Restaurant digital orders have grown at an average annual rate of 23 percent since 2013 and will triple in volume by the end of 2020, and the majority of digital orders, 6 out of 10, are by mobile apps, reports The NPD Group. A restaurant’s app or website represents 70 percent of digital orders and the remaining orders are through third-party apps or other types of apps or websites, according to the findings of NPD’s recently released Delivering Digital Convenience report.
Among the reasons why restaurant branded apps are accessed the most is that customers of some of these brands are more drawn to rewards and savings, while other restaurant brands appeal to consumers who want to customize their order or take time and friction out of the ordering process. Frequency of use varies by brand, though deals and discounts contribute to greater use, finds the NPD study.
Although not as popular as restaurant-branded apps, third-party apps, like DoorDash, Grubhub/Seamless, and UberEATS, account for more than their fair share (40 percent) of the 20 most-used apps. The primary reasons for using a third-party app versus a restaurant branded app, according to the consumers surveyed, are looking up items, paying for meals, and checking prices. For the smaller and independent operators, third-party apps level the playing field and give them a piece of the growing digital ordering sector without having to make expensive investments in their IT infrastructure.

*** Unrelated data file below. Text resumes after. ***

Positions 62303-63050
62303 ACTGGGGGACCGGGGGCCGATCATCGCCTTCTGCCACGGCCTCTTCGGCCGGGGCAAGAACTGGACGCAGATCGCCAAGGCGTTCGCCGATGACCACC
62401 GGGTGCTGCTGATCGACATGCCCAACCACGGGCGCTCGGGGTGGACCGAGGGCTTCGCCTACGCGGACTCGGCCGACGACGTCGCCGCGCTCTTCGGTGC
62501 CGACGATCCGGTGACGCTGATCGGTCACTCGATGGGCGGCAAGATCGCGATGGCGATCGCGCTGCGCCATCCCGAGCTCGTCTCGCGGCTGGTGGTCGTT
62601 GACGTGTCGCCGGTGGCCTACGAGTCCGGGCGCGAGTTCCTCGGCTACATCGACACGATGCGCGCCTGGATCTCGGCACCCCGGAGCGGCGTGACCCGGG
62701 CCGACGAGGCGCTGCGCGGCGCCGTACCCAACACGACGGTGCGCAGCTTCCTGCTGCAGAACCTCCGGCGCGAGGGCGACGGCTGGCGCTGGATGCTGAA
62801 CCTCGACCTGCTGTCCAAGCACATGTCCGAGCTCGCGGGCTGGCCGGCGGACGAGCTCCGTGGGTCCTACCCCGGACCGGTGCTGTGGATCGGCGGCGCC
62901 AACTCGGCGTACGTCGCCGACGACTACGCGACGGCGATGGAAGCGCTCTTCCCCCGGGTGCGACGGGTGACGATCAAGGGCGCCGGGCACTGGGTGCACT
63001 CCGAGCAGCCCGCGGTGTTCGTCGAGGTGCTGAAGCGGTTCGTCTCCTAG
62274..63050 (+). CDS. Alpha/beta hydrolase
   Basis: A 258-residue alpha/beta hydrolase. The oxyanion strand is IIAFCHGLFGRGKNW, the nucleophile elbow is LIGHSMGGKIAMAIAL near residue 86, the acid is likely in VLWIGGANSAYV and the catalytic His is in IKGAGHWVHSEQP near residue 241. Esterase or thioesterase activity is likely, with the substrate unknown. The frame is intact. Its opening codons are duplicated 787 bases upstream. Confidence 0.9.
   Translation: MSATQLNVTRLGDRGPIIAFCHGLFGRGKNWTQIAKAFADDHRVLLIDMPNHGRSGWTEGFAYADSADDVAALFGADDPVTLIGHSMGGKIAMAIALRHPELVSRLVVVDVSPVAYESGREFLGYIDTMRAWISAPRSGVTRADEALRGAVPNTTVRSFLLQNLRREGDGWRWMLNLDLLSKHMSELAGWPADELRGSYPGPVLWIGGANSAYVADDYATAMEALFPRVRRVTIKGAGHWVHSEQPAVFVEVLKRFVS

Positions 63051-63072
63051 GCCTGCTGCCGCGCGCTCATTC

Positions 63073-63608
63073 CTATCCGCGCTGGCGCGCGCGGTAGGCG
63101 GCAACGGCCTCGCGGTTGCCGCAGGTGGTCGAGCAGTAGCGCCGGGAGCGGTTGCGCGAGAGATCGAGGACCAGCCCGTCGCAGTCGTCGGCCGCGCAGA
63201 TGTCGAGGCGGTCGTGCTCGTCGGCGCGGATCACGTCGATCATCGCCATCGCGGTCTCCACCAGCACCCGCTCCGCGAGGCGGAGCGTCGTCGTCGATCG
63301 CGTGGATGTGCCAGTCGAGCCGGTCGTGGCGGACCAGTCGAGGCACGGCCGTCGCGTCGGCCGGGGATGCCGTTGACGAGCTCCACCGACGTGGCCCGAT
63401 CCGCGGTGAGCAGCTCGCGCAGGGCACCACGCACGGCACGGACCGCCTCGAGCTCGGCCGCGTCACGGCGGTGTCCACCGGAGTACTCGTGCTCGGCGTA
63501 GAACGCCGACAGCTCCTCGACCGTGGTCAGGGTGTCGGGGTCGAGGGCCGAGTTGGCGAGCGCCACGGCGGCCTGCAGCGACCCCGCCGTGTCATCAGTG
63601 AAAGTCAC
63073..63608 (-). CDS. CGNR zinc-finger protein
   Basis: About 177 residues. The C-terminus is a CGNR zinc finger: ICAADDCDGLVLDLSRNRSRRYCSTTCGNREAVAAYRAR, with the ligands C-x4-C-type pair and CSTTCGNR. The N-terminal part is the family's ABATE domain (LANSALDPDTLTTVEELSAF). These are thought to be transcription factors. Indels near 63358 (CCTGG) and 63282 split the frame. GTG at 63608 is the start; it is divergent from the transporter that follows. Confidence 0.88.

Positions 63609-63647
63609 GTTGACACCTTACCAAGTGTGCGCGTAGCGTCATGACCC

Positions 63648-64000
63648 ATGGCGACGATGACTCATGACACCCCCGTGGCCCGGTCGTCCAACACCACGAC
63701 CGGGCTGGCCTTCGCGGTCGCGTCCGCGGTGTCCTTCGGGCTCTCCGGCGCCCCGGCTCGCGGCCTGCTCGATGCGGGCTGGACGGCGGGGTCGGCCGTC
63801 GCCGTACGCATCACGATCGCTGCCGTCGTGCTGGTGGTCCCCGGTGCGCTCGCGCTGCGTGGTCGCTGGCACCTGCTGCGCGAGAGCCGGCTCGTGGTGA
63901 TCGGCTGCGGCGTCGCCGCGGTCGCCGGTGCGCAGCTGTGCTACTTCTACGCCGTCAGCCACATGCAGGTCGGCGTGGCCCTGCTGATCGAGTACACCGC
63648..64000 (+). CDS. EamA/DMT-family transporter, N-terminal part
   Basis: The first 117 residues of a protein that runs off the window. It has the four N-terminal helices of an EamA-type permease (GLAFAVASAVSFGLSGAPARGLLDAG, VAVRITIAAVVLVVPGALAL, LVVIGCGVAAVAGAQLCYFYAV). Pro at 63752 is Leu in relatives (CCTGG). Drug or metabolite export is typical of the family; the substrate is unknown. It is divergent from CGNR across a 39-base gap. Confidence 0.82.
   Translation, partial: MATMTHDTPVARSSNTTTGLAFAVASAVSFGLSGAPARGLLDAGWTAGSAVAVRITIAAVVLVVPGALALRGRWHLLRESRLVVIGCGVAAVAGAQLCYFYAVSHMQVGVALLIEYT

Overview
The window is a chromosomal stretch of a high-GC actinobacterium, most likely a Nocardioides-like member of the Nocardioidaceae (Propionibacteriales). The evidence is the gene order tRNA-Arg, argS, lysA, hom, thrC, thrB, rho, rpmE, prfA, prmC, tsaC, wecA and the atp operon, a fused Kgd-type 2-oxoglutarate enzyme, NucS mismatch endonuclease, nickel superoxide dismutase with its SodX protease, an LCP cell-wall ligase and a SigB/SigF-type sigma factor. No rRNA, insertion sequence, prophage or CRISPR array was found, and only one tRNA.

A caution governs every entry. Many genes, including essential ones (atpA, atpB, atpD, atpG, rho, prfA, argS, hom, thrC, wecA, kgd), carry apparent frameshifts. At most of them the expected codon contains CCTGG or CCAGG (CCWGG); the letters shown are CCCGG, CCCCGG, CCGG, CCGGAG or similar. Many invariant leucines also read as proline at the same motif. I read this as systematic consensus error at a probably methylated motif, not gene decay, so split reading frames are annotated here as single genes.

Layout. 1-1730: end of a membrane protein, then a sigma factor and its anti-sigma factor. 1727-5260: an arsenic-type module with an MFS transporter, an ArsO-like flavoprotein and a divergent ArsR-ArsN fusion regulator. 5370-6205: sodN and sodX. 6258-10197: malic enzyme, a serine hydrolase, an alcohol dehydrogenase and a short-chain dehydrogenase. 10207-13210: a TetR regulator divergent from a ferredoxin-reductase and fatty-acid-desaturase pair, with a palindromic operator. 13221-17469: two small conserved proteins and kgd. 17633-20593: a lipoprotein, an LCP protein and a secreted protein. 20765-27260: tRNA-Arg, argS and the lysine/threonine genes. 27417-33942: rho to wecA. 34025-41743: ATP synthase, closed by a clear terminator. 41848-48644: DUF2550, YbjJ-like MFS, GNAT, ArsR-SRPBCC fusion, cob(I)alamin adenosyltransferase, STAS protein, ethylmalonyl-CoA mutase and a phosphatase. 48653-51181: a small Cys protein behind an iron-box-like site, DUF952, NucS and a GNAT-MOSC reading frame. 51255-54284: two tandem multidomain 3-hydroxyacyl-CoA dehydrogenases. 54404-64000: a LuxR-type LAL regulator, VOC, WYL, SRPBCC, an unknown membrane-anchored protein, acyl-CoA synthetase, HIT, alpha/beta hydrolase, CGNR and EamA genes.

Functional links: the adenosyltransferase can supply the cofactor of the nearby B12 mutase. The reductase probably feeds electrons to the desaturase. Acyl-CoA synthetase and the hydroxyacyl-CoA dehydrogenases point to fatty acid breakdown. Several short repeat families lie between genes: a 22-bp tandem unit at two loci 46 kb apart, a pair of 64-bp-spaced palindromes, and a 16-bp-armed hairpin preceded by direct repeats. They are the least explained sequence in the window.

“Digital orders will remain an outsized source of growth for the restaurant industry over the next few years, and operators who desire to grow need to embrace a digital strategy,” says David Portalatin, NPD food industry advisor and author of Eating Patterns in America. “There are clear leaders in the digital ordering space, brands, and third-party providers who have achieved critical mass the fastest. To make the best decisions about digital strategies and potential partnerships, operators need to understand the key features that differentiate these companies from one another.”